2,000 older people living independently – in a range of purpose-built apartments with flexible support and personalised care
9,000 older people supported via live at home services in the community.

MHA’s mission is to improve the quality of life for older people, inspired by Christian concern.

The service included The Seven Ages of MHA – a trot through the organisation’s history – and a really appropriate sermon from their patron, Baroness the Revd Kathleen Richardson.

The service ended with singing the anniversary hymn and a cathedral full of Methodists singing to the tune Calon Lân is a great sound. I had been asked to provide a hymn that included recognition of MHA’s specialism – care of older people – but was a hymn of confidence in God. The text is:

Timeless God, you hold our story:

The old cathedral
The old cathedral
weave our dreams into your plan.
Make your Church a living witness
to the work that Christ began.
Come the day that love has conquered,
and the hosts of heaven sing,
may our lives on earth have echoed:
‘God is Lord and Christ is King’.
Gracious God, you offer wisdom
far beyond our human minds.
Yet you trust us, in our weakness,
to bring insight to the blind.
Come the day …
When our human powers falter
keep us focused on your call.
Strengthen us to share the message
of abundant life for all.
Come the day …
God eternal, hear our longing
to be heralds of your grace:
till Creation’s restless longing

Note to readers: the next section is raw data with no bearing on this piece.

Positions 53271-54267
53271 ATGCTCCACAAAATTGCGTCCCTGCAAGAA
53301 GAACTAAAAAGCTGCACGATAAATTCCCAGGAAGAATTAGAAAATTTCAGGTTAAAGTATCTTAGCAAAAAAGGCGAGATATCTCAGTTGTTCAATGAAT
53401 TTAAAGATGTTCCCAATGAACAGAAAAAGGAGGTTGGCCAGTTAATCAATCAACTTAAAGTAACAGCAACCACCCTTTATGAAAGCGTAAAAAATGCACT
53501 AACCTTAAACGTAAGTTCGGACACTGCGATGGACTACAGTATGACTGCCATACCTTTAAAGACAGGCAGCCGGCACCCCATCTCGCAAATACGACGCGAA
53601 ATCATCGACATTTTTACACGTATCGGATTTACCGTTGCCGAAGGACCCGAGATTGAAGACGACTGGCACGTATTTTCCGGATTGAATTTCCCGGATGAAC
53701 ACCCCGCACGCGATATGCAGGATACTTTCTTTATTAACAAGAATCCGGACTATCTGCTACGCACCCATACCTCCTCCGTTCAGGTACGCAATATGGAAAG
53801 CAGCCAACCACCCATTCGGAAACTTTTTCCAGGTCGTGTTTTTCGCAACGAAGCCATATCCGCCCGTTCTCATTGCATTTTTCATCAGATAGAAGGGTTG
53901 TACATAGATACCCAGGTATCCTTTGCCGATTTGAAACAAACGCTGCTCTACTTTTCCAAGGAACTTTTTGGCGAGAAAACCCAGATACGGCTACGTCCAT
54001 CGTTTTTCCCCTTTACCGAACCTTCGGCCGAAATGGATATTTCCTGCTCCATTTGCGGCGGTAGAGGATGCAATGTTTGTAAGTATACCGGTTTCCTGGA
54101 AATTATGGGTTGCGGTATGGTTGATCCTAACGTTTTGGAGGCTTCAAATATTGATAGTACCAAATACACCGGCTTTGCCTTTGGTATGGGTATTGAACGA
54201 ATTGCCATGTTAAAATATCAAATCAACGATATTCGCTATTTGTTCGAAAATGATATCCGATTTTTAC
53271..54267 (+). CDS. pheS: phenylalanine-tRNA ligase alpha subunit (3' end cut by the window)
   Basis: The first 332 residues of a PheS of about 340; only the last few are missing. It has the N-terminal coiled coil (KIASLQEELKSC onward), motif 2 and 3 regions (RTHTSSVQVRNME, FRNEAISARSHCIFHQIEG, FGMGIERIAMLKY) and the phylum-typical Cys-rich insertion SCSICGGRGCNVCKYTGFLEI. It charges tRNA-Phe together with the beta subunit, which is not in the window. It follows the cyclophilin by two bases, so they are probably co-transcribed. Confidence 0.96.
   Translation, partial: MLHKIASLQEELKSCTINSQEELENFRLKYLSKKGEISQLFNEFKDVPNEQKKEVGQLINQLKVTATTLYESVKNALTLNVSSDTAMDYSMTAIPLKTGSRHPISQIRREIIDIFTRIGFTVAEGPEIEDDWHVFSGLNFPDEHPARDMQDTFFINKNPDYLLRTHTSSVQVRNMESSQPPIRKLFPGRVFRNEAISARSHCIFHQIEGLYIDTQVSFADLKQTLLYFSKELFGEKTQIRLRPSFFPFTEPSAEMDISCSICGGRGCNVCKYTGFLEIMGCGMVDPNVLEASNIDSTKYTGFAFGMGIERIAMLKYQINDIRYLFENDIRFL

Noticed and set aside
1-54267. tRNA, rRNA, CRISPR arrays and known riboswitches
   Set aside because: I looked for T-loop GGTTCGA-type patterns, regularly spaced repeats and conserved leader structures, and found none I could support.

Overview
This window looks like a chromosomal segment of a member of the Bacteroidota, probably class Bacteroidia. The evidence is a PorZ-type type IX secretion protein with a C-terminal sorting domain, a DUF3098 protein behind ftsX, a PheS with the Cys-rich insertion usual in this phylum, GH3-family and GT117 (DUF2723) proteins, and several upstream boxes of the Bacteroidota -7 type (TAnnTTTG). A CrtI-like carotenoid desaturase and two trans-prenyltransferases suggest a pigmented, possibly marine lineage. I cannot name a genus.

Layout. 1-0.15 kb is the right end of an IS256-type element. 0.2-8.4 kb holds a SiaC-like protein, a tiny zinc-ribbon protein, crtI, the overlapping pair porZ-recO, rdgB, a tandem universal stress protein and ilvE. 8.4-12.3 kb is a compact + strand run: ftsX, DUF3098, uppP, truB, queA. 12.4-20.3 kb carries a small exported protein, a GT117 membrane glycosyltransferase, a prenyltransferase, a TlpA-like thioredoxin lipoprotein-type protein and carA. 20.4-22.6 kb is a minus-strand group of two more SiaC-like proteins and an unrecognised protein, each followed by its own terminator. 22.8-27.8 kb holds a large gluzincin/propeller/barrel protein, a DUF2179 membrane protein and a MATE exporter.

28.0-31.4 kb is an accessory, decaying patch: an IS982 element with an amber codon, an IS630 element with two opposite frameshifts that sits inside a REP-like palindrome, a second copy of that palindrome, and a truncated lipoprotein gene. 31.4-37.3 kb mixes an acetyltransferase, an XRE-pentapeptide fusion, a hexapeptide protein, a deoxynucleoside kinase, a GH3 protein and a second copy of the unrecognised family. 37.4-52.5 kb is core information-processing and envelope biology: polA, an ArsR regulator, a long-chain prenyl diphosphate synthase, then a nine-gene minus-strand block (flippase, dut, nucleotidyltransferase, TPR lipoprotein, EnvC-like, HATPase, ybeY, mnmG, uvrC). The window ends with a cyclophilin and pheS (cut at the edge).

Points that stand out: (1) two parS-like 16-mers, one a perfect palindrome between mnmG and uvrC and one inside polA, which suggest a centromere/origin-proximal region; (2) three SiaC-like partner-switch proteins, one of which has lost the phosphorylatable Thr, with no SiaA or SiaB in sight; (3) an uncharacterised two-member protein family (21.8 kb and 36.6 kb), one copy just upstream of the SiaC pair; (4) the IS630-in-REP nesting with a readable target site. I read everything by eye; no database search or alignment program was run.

finds its peace in your embrace.
Come the day …
Gareth Hill. Copyright © 2013 Gareth Hill Publishing/Song Solutions Copycare, 14 Horsted Square, Uckfield TN22 1QG http://www.songsolutions.org

Sunday sun shrine

A Sunday on the French Riviera and what to do? Our friendly neighbours told us that there was a morning market in Port Grimaud – just a 10-minute walk from the campsite – so we headed off to take a look.

Certainly no sign of anyone heading off to church although there had been some Twitter chat about appropriate hymns for the England team’s failure to beat America in the World Cup. How about “Draw me close to you” especially after goalkeeper Robert Green’s unfortunate Hand of Clod episode – the next line is “never let me go”.

Anyway, soccer musings aside, we walked into the millionaire’s playground to see how people spent a sunny morning here. Port Grimaud is like Venice – once you get past the security barriers. In fairness they only keep out unsavoury drivers; almost anyone can walk in, including us!!

Crossing the first bridge takes you into a square which is transformed into a market, slightly upmarket as you would expect. It was the first French market I’ve ever been to, for example, without a single Morrocan selling Bob Marley towels.

The next bridge, deeper into Port Grimaud, reveals the first glimpse of the boats and yachts to come and then another square of stalls. If you look closely you can see something of the Med’s past. One or two of the stallholders have that permanently-glazed look from the flower power days, one still had her hair held in place by a bootlace-thin strand of leather; another wrapped what looked suspiciously like a kaftan round her.